Categories > Comics > Sandman2 Reviews
Nothing happens to Lucien, rather slowly.
Disclaimer: points vaguely north-west-westward wherever Neil Gaiman is He did it! Characters, universe, whatever, all his doing. And even Murphy won't pay me for this here bit of writing.
Thanks to Oneiriad for catching and pointing out that I renamed poor Merv.
In the palace of dreams, Lucien walks down an endless corridor, between infinite rows of shelves filled with the innumerous dreams that are his charge. He tends to them carefully, these dreams of others, having none of his own.
Sometimes he lifts a volume down to leaf through the marvels contained in its pages: a tragic, fatal romance between a poor cashier unaware she is really a princess stolen from her royal parents and the proud prince who is really a beggar's child slipped into her rightful position... Romeo and Juliet's tearful reunion in the golden streets of heaven... if, perchance, he draws out a book to study, he always closes the volume gently and slides it back in its proper place, amid a myriad others like it.
The library is quiet, and mostly empty. Few disturb him inside. Occasionally strayed dreams drift through, and he gently guides them back out to where they can resume their roles. Their Lord is often absent on his own duties, or brooding elsewhere in the palace. His absence is not noted as matter of significance at first. Merv complains about their Lord's neglectful ways.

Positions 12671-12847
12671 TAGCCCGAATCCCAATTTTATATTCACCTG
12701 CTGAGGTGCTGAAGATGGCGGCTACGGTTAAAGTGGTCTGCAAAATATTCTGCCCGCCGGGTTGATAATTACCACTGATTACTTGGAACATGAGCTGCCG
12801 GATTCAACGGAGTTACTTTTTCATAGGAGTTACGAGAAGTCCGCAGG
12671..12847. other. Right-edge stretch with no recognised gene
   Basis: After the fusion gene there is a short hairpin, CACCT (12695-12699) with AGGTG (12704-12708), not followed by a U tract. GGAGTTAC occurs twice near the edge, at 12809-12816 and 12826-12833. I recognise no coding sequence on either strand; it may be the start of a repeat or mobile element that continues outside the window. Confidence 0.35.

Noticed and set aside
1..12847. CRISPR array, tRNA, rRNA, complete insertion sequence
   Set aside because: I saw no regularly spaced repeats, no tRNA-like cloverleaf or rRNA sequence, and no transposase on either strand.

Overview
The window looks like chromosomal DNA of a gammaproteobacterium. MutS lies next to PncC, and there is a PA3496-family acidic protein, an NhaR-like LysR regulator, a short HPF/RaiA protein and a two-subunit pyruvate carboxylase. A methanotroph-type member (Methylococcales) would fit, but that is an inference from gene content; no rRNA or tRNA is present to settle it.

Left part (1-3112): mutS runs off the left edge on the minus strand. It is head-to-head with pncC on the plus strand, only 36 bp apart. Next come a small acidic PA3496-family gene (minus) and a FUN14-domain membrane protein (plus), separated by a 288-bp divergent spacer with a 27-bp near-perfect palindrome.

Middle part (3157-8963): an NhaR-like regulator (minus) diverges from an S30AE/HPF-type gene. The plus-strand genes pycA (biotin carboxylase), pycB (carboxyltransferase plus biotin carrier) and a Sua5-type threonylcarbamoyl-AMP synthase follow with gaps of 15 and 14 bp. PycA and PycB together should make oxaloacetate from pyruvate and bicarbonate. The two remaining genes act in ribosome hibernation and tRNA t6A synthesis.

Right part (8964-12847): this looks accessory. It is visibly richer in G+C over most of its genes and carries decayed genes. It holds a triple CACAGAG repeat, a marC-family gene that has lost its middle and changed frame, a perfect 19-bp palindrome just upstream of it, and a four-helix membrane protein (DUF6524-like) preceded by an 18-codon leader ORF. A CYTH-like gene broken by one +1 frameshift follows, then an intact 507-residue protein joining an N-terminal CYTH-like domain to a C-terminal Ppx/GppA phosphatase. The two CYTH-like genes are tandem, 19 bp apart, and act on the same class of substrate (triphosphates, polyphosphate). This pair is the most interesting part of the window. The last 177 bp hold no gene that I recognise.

But their Lord does not return, even to embarrass Merv by overhearing.
It seems that the palace becomes a little more crowded, though it is as unbounded as it ever was. Perhaps the dreams are comforted by being in the heart of their Lord's realm, surrounded by visible, stable reminders of his power. Lucien is mildly taken aback to see a lovely young woman - the fashion thing, he thinks - in the library, giggling as she pushes down her skirts that are flying up in the draft from a crack in the window. He orders her out.
And then there are the nightmares that came to feel the absence of guidance late and had taken to stalking, swooping or oozing through the library, frightening the milder dreams and each other. He finds the Corinthian picking out little words from a book to sample. He orders them out as well.
Lucien is relieved that the instruction does not contradict their desires for the moment. The Corinthian wanders off somewhere out of his ken, for which he is selfishly glad. Fine lines appear in the walls.
The fashion thing returns, this time dancing jerkily down the corridor in an alarmingly pointed bustier as Cain rams Abel's head into the sharp edge of a shelf before he can stop them. Blood and gore splatter over the books, the Fairy Queen of the Cat-people reclining in her milk bath realises that she is holding a brain, not a sponge, and screams herself awake. Merv goes off somewhere and fails to return.
He orders them all out, and mops at the blood with his handkerchief in a kind of shaky detachment.
Outside, the griffin, its eyes bright and mad with hunger, has pounced on the rainbow-coloured unicorn and is ripping off long, crimson strips from its indigo carcass.